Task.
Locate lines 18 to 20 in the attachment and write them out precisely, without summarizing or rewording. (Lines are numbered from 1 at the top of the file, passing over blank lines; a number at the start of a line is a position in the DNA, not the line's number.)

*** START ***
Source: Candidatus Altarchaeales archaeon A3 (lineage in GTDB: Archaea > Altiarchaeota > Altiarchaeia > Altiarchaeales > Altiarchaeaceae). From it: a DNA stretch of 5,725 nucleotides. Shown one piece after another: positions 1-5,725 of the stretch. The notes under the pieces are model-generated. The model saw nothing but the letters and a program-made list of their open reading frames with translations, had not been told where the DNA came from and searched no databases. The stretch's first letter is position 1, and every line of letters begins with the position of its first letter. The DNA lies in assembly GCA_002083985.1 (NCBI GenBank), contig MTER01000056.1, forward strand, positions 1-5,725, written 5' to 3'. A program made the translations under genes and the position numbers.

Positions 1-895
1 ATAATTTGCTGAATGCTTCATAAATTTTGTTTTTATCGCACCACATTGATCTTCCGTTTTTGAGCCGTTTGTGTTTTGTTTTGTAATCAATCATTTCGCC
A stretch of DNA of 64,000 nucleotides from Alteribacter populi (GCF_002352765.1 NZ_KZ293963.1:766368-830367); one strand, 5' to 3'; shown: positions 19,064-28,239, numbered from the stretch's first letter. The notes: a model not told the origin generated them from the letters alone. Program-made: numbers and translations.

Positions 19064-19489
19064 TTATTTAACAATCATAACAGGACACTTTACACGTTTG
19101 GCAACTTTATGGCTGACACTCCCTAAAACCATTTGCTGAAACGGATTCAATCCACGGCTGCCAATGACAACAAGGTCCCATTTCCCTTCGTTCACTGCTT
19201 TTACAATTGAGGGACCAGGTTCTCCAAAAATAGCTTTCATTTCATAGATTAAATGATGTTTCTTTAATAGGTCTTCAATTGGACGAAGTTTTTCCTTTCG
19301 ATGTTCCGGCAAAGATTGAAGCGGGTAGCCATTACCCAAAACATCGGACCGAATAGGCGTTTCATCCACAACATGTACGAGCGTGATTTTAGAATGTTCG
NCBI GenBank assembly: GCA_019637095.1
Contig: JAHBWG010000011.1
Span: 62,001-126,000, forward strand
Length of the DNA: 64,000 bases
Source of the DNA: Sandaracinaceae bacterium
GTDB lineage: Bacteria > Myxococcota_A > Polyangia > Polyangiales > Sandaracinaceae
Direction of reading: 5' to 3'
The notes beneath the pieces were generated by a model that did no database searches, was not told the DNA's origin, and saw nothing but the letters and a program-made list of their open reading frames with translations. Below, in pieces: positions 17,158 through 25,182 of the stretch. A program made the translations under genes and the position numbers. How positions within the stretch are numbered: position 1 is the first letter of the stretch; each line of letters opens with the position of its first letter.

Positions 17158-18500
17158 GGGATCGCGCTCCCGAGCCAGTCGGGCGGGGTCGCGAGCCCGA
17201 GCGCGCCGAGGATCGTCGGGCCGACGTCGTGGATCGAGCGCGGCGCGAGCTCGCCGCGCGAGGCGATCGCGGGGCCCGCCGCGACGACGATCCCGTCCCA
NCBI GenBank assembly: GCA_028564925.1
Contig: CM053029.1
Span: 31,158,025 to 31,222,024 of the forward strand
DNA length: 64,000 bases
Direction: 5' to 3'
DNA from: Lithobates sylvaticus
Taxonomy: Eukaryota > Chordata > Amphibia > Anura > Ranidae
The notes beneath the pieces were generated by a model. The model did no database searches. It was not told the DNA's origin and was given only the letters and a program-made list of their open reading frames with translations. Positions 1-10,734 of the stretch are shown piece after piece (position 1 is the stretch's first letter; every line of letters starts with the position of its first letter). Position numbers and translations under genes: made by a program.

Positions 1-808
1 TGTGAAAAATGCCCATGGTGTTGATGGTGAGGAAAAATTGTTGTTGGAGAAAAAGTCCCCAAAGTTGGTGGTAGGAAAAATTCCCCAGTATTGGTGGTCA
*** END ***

Positions 17158-18500
17158 GGGATCGCGCTCCCGAGCCAGTCGGGCGGGGTCGCGAGCCCGA
17201 GCGCGCCGAGGATCGTCGGGCCGACGTCGTGGATCGAGCGCGGCGCGAGCTCGCCGCGCGAGGCGATCGCGGGGCCCGCCGCGACGACGATCCCGTCCCA